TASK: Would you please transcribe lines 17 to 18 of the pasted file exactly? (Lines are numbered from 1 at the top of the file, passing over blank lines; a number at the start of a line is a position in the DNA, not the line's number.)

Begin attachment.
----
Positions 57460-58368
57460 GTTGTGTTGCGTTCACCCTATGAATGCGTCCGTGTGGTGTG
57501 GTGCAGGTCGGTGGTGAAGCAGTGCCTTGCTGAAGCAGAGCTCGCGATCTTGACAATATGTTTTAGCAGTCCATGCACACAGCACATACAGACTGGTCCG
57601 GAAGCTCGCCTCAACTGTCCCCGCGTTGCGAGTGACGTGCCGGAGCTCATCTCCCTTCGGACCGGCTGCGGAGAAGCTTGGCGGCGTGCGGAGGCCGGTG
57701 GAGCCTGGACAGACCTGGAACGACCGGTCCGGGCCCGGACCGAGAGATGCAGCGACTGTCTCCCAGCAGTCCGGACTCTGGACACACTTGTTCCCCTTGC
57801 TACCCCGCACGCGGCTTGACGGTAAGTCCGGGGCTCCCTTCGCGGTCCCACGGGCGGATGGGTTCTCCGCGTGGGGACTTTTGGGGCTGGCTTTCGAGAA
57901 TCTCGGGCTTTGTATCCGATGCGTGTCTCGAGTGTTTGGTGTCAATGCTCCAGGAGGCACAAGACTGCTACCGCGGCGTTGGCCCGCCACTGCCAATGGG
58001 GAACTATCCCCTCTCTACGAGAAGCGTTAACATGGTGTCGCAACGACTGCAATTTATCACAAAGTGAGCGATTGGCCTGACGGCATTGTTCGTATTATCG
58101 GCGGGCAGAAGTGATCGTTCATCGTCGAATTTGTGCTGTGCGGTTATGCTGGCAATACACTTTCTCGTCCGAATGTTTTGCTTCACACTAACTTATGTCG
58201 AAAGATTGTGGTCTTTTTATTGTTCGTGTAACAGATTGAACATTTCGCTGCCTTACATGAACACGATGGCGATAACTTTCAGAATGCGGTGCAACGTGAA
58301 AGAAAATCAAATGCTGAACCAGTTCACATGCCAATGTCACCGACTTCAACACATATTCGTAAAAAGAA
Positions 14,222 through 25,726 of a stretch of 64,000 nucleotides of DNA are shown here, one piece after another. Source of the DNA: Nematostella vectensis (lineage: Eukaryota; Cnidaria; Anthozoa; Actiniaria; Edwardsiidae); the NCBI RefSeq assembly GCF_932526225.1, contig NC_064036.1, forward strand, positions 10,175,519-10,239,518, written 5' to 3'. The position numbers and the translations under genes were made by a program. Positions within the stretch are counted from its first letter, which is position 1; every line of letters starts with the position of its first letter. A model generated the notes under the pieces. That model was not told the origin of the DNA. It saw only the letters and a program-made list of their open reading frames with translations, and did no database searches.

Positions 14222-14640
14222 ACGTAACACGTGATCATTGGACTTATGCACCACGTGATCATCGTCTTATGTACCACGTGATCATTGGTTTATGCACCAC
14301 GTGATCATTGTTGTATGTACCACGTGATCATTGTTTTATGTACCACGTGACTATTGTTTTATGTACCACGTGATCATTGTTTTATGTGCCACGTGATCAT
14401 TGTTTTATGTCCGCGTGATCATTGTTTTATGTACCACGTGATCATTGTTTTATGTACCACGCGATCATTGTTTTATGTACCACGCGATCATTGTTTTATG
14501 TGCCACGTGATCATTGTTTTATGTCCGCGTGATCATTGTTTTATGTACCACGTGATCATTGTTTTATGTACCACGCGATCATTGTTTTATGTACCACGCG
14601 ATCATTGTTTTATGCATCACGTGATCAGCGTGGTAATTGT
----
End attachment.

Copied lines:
14501 TGCCACGTGATCATTGTTTTATGTCCGCGTGATCATTGTTTTATGTACCACGTGATCATTGTTTTATGTACCACGCGATCATTGTTTTATGTACCACGCG
14601 ATCATTGTTTTATGCATCACGTGATCAGCGTGGTAATTGT